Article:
Check out the No. 16 regular-season moment in Ravens history HERE.
Sometimes football and the tragedy of real life intersect.
The Ravens were preparing for Sunday Night Football and a 2011 AFC Championship rematch with New England when devastating news reached one of their young standout players very early on Sept. 23, 2012.
Tevin Jones, the 19-year-old brother of second-year wide receiver Torrey Smith, had been killed in a motorcycle crash in northeast Virginia. Those who followed Smith’s career dating back to his University of Maryland days were familiar with his challenging upbringing in which he helped raise his younger siblings, compounding what was already such a sad loss of life.
Smith left the team hotel and returned to his home state to be with his family as anyone could have understood football being the last thing on his mind at such a devastating time. But the 23-year-old still wanted to play that night and arrived back at M&T Bank Stadium around 4 p.m. on very little sleep.
His emotions were raw as the team held a moment of silence and and a national TV audience watched Smith wipe tears from his face as he sat on the bench moments before kickoff. The game held meaning for the Ravens after their heartbreaking loss to the Patriots the previous January — a contest in which the 2011 second-round pick scored a key second-half touchdown — but that story line took a backseat to Smith’s individual efforts less than 24 hours after his brother’s death.
The night started poorly for the Ravens, who trailed 13-0 and managed just 21 net yards in the first quarter. They finally awoke for the first drive of the second period, steadily moving the ball to the New England 25. On the 13th play of the drive, quarterback Joe Flacco threw the ball up to Smith, who hovered in the air to high-point a terrific touchdown catch over Patriots cornerback Kyle Arrington.
It was Smith’s first catch of the game as he rested on one knee, pointed to the sky, and bowed his head before teammates congratulated him and a crowd of more than 71,000 began chanting, “Torrey, Torrey!” as he jogged to the sideline. Baltimore had cut the deficit to 13-7, and that touchdown alone would have been special enough even if Smith hadn’t caught another pass for the rest of the night.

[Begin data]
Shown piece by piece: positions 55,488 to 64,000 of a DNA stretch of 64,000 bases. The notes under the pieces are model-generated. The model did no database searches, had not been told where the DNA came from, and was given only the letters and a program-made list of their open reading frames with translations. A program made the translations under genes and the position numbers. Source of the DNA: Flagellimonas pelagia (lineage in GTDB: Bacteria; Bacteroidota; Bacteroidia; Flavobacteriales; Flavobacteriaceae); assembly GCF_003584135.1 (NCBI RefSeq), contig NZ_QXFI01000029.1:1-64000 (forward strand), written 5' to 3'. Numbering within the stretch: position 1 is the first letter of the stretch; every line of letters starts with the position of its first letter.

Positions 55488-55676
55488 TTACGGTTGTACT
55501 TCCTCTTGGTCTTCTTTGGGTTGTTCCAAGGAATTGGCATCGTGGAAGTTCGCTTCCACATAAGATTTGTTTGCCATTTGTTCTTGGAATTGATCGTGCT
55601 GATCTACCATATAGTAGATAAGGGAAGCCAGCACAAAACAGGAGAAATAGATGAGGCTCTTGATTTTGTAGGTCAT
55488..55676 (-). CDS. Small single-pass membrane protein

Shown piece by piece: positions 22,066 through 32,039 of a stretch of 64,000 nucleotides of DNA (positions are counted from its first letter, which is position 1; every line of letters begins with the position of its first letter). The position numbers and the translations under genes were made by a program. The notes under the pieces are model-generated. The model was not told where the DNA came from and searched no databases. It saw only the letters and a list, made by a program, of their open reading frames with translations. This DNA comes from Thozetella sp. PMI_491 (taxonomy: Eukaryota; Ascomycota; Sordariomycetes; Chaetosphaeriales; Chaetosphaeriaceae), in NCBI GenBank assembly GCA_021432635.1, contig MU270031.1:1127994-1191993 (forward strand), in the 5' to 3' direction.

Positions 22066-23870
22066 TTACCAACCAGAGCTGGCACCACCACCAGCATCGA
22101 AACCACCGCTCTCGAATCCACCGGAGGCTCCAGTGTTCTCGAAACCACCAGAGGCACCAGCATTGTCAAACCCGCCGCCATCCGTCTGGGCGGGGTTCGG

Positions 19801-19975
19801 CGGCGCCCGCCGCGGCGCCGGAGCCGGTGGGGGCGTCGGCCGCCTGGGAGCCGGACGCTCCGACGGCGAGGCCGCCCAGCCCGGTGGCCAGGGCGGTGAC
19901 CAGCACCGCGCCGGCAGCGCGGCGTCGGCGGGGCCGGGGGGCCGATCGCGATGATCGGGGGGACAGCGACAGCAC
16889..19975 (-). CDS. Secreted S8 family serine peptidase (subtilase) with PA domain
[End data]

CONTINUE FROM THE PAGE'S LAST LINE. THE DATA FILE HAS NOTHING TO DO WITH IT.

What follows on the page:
But he was far from done.
Having already eclipsed the 100-yard receiving mark for the third time in his young career, Smith went back to work as the Ravens trailed 30-21 midway through the fourth quarter. His 16-yard reception put the offense in New England territory as the Ravens continued driving to the 5-yard line. With just over four minutes remaining, Flacco scrambled to his right and made a tight-window sideline throw to Smith, who grabbed the touchdown against Patriots cornerback Devin McCourty.
Once again, the “Torrey, Torrey!” chants echoed.
Now trailing 30-28, the Baltimore defense got a stop on the next series and Flacco moved the offense back into field goal range before a pass interference penalty set up a chip shot for rookie kicker Justin Tucker. His 27-yard attempt barely squeaked inside the right upright — or did it? — as time expired to give the Ravens a controversial 31-30 victory and a sliver of revenge for the previous postseason disappointment.
The teams would meet again in the AFC Championship four months later with the Ravens prevailing on the way to their second Super Bowl championship, but that Week 3 win is remembered for the courage and dedication Smith showed in catching six passes for 127 yards and those two touchdowns. It was an inspiration for anyone who watched.
“This is new territory for me personally. I never really had to deal with a death in the family, let alone my brother,” said Smith after receiving a game ball in the emotional post-game locker room. “I didn’t want to hurt my team. I came here, [and] the more I was running, the more comfortable I started to feel.
“I’m glad I came back up here. I think it helped me out a lot.”